Mo Beasley on “Sacred Masculinity”

If you haven’t yet read my introduction to this series, please do. It provides a foundation for these interviews, and defines “sacred masculinity” as we’re using it here.

Mo Beasley is an award-winning performance artist, author, educator, and community organizer. He’s the founder of Urban Erotika, a performance series celebrating erotic love through poetry, spoken word, music, dance, and theatre.

I had the very great honor of meeting him at the Catalyst Conference a few years ago, and he’s been an inspirational force in my life ever since. He’s sharp, passionate, and has a clarity about life that regularly amazes me.  Whenever we talk or I get to hear him speak, I’m left both calm and energized. I hope you’ll have a similar experience here in reading his reflections on sacred masculinity and his experience of being a man.

What would you say are the characteristics of sacred masculinity?

  • Respect, Reverence, and Love for the natural world, seen and unseen.
  • A secure and serene disposition; open and unafraid of the different, uncommon, unusual, normal, non-traditional, and traditional aspects of masculinity.
  • A melding of perennially positive and emerging aspects of ever-evolving masculinity.
  • The use of “Sankofa” as a guiding light.  “Sankofa” [of the Akan people of West Africa] teaches us that we must go back to our roots in order to move forward. That is, we should reach back and gather the best of what our past has to teach us, so that we can achieve our full potential as we move forward. Whatever we have lost, forgotten, forgone, or been stripped of can be reclaimed, revived, preserved, and perpetuated.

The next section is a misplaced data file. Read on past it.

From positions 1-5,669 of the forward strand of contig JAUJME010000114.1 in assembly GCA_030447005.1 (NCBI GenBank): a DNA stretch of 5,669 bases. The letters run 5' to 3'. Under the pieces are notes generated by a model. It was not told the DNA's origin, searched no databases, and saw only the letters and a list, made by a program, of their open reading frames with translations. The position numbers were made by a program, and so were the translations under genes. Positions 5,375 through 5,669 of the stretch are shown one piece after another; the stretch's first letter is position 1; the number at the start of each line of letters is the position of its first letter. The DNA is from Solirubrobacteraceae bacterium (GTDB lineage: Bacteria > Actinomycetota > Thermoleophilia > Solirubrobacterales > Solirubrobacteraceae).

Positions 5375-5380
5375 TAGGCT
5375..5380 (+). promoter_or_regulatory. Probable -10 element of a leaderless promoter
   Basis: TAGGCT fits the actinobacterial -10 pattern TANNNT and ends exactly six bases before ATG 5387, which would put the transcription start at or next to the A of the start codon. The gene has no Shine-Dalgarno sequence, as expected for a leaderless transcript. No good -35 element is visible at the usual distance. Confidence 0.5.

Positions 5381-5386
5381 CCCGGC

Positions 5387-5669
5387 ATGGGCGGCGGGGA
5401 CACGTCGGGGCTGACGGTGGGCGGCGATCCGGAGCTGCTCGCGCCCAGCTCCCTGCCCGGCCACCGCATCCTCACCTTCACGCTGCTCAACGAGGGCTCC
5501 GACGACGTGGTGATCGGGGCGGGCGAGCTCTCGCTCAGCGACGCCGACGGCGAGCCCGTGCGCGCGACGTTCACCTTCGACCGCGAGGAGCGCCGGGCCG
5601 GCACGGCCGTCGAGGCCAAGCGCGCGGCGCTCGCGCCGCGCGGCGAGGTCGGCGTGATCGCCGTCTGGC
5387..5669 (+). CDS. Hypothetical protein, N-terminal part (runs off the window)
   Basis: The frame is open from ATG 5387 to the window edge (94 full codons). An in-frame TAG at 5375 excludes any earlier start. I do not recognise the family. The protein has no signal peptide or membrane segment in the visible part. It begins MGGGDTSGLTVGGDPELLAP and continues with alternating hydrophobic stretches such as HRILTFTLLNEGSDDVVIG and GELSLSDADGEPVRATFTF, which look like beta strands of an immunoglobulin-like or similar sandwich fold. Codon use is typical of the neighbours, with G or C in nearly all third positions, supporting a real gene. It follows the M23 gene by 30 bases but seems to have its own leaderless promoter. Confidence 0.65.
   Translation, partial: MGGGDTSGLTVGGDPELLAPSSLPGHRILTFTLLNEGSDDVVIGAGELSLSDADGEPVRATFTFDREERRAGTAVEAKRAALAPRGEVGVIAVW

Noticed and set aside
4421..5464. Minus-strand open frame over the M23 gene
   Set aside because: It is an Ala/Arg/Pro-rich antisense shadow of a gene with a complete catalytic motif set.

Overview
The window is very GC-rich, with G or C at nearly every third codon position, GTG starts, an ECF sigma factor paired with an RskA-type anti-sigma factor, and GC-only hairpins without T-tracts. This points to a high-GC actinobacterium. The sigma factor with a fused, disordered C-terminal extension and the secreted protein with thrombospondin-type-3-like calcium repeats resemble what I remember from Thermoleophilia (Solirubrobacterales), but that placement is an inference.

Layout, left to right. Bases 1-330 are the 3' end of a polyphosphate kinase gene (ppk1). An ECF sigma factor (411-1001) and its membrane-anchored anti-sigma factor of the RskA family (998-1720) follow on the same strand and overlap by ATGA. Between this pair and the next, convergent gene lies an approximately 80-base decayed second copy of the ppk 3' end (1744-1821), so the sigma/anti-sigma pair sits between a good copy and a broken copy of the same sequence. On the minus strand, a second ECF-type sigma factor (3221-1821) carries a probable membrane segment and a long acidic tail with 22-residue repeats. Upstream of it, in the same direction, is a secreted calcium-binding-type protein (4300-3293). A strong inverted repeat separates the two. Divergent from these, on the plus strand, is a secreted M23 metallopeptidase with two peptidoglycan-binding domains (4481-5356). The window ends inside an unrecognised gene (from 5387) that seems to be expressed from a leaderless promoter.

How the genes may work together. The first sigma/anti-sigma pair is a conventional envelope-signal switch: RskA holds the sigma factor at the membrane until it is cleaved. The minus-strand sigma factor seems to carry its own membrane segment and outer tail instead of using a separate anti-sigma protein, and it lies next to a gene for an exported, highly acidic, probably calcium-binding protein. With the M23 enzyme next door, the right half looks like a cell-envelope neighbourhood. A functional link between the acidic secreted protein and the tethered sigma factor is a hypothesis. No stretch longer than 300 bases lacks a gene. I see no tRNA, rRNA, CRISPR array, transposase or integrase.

Who are your archetypes of masculinity?

  • My maternal uncles and older cousins [blues men who made something from nothing with their lives, careers, and families; on terms beyond mainstream standards].
  • Jesus Christ
  • Malcolm X
  • Prince
  • Buddha
  • Obatala
  • James Baldwin

What do you think is needed for more of us to understand and embody these traits?

Valuing “Emotional Intelligence” and a sincere pursuit of holistic growth that finds us consistently reaching to be physically, psychologically, emotionally, intellectually, and spiritually balanced. Doesn’t matter if we ever reach full balance. “The Joy is The Journey.” A spiritual foundation, of some form, that grounds you in a belief system that challenges you to grow.

What role(s) do you believe the masculine has in regards to the feminine? What do you see as a balanced dynamic there?

The masculine and feminine complement each other within all of us. Those two energies are two halves of the whole that makes us who we are. Just as we’re all children of our mothers and fathers we are products of feminine and masculine forces. Each instant, moment, challenge, opportunity…in life requires us to access one or both of those energies. If one of those forces are given more attention in our lives we approach everything from one perspective, whether it is productive or not, thus living an imbalanced life. If a hammer is your only tool for every choice in life the path you leave behind will be dented even in places where a flowers were meant to grow. The masculine is the yin to the feminine’s yang; and vice versa.

What is the role of vulnerability in strength?